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Floyd D. Little hails from New Haven, Connecticut, and from birth, second best was a condition he was not comfortable with. Armed with sincerity, honesty and the five basic ingredients for success: Drive, Determination, Dedication, Commitment and Sacrifice, Floyd set out on a path less traveled.
Initially a man of small means and resources Little began his climb through education at Bordentown Military Academy in New Jersey. Being an outstanding athlete, he was recruited by several colleges and universities, but in 1963 he marched on to Syracuse University where he continued his personal commitment to excellence. He excelled on every turn which garnered him “All American Honors” every year in varsity. As a hard working student Floyd realizing that education was the real key to success, so he always had time to coach the student who needed an extra hand. As an athlete, he always had time for the child who wanted an autograph or photo. He became known as ‘the man with the wherever pen.’
The victory came for Little when he was drafted in 1967 to the Denver Broncos where he toiled for nine rugged years as the leading rusher. He led as the team’s career rusher with 6,323 yards in 1,641 attempts, and scored 43 touchdowns. Little was recognized as a three-time All American player and twice won the American Football rushing title. Little was extremely honored to have his number, the legendary 44, retired both at Syracuse University and at the Denver Broncos.
He was recognized by the NFL league-wide and was inducted into seven “Hall of Fames,” including the National League College Hall of Fame, the Colorado Sports Hall of Fame, Professional Athlete of the year, the Denver Bronco Ring of Fame in 1984, the Gator Bowl Hall of Fame in 1989, the Syracuse Letterman of Distinction in 1989 and the NCC Silver Anniversary Award in 1992. With a foundation built on integrity and leadership, Little was the recipient of over eighteen professional athlete achievement awards during his career. On October 24, 1972, the Denver community proclaimed it to be “Floyd Little Day” and for three consecutive years he was awarded the “Third Down Award” by the vote of his fellow teammates for outstanding contributions to the team.
In his latter years of professional football, his pursuit of excellence continued. He graduated from the University of Denver, College of Law in 1975. Little’s success on the football field was surpassed only by his commitment and contributions to mankind. His sincerity and honesty were apparent to all he met. From 1968 to 1982 Little received over thirty of the most distinguished community service awards in America. In 1974 alone, he received three of the most prestigious community service awards: the YMCA Brian Piccolo Award, The Distinguished American Award for Community Service presented by the Connecticut Hall of Fame, and The American Jewish Community Appeal for Human Relations Citation in recognition of the outstanding contributions Little made towards the betterment of man and his community.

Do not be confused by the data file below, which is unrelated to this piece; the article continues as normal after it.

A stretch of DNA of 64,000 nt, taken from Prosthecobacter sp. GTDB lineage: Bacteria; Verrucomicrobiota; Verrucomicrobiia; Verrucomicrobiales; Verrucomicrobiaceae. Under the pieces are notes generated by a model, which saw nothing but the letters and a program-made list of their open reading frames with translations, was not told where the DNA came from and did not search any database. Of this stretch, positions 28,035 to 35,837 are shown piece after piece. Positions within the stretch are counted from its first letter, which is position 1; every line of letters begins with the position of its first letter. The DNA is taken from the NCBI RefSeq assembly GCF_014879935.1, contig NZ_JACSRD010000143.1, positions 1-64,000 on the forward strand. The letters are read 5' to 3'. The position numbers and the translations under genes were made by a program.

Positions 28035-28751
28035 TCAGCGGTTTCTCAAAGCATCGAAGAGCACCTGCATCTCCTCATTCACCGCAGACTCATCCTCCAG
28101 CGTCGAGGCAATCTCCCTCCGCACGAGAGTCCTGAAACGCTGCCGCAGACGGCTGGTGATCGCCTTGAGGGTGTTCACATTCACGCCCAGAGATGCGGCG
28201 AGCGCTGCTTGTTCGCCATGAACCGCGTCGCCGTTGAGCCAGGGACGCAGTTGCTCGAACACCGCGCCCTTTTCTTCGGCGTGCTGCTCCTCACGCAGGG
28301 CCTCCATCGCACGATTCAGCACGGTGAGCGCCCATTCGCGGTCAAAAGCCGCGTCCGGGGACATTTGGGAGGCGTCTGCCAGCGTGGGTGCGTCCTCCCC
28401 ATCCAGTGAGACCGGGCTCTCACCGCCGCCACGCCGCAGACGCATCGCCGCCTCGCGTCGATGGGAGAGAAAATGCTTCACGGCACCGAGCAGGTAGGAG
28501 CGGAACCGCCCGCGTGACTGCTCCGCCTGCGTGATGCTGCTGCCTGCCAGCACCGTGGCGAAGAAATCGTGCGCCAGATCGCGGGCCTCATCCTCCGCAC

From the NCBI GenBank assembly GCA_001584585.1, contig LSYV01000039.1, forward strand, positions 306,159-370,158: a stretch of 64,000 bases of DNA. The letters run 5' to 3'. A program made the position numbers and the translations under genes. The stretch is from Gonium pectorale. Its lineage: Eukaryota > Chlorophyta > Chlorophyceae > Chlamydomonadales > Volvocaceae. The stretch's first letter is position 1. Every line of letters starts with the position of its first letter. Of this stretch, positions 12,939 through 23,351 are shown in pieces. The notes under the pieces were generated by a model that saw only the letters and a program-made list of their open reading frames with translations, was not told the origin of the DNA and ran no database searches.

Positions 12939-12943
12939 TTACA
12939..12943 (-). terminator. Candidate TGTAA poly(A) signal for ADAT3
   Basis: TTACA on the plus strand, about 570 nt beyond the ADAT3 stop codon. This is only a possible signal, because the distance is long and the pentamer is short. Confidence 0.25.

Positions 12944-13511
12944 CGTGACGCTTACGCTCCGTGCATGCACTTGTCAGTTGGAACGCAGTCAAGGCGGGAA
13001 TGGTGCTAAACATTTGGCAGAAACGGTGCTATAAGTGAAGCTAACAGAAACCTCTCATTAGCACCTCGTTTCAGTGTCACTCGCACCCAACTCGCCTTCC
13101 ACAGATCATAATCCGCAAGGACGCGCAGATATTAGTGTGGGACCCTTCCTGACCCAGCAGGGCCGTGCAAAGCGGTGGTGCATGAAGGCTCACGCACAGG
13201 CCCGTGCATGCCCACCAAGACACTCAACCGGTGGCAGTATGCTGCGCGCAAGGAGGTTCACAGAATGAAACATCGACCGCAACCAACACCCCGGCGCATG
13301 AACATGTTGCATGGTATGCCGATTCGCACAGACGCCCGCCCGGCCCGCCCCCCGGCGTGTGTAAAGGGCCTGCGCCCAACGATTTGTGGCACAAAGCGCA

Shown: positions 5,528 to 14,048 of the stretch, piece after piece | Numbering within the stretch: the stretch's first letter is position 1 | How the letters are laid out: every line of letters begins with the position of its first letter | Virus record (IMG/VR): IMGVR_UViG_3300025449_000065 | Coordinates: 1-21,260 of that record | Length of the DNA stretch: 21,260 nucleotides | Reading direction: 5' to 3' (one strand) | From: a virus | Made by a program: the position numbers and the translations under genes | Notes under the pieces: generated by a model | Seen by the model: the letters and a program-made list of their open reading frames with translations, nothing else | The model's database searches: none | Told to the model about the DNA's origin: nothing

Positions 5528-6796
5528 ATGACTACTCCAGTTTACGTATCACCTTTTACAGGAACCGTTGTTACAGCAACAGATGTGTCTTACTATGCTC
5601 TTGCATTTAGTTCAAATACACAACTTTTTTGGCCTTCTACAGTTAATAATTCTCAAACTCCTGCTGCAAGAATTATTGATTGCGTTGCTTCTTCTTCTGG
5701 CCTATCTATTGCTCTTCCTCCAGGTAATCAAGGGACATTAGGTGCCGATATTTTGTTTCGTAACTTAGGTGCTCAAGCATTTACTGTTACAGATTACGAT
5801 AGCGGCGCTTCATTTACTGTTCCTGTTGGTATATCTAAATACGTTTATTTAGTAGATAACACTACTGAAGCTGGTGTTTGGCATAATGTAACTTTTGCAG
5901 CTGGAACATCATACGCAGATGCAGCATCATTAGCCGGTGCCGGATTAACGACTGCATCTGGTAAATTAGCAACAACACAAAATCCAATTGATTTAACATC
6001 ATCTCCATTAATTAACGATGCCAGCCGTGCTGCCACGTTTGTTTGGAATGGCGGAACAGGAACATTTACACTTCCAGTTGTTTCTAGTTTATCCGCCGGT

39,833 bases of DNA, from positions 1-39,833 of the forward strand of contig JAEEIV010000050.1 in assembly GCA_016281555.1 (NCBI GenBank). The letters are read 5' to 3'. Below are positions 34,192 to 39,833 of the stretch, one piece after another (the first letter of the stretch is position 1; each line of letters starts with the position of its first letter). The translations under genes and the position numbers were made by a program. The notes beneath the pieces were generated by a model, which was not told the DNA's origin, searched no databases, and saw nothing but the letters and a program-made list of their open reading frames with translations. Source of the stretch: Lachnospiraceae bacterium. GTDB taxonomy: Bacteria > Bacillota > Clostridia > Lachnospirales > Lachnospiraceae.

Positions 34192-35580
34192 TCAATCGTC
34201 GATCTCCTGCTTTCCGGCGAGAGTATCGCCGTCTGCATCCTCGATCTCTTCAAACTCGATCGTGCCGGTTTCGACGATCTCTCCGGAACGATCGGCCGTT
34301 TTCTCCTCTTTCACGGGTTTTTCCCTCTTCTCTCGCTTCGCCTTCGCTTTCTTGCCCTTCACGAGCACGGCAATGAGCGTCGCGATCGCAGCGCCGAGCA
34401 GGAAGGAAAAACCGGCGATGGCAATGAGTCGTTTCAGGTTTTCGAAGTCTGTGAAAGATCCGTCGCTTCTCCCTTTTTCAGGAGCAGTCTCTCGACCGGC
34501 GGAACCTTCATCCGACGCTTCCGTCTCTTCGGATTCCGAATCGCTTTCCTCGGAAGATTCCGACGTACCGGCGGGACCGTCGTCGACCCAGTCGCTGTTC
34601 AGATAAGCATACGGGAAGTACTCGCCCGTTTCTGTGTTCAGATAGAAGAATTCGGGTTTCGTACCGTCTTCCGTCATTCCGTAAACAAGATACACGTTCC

Upon retirement from the Denver Broncos in 1976, Floyd Little could be seen on NBC Sports as a television commentator. In spite of his schedule, he still managed to assist the Honorable John A. Love, Governor of the State of Colorado in Urban and State Affairs.
Floyd Little made the difficult transition from star athlete to successful businessman. From 1977 to 1979, he received formal training while attending the Ford Motor Executive Management Training Program where he participated in extensive seminars and in-field training in the areas of Sales, Marketing, Accounting, Finance and Purchasing.
Currently residing in the State of Washington, he is the former President and owner of Pacific Coast Ford which became a private capital dealership in 1996. He was known as one of the most successful and well-respected Ford Dealers in the industry. Ford Motor Corporation has solicited his assistance as a consultant and instructor for its Minority Dealers Program Dealer Development area. He has assisted numerous dealers nation-wide, including the training and installation of the first African American female dealer in Taft, CA in 1986. Floyd retired as a proud Ford Dealer in December 2009 and at the time was the oldest tenured Minority Dealer in the Ford Portfolio.
On February 6, 2010, Floyd was elected to the Pro Football Hall of Fame and will be inducted on August 7, 2010 in Canton, OH where a bronze bust in his image will be enshrined and on display in perpetuity. On April 6, 2010 his current community of residence, Federal Way, WA honored Floyd by proclaiming that day to be ‘Floyd Little Day’, and on June 13, 2010 he will be celebrated as he is inducted into the African American Ethnic Sports Hall of Fame during a ceremony in Seattle, WA.
Today Floyd is traveling the country as a popular and sought after public speaker for Touchdown Presentations, LLC, and makes appearances for NFL and Hall of Fame events. In his spare time he actively participates in, and supports numerous charitable events around the country. In addition to all of his attributes, Floyd is a family man. Married in April 2003 to Syracuse native DeBorah A. Green, he has two daughters, Christy Jones and Kyra DaCosta, a son Marc T. Little, and four grandchildren, AJ, Skye, Blaze, and Hayes Jones.
Floyd Little strives to make a difference in everything that he does. He cares not only about self-improvement, but also for the betterment of others. His record shows it.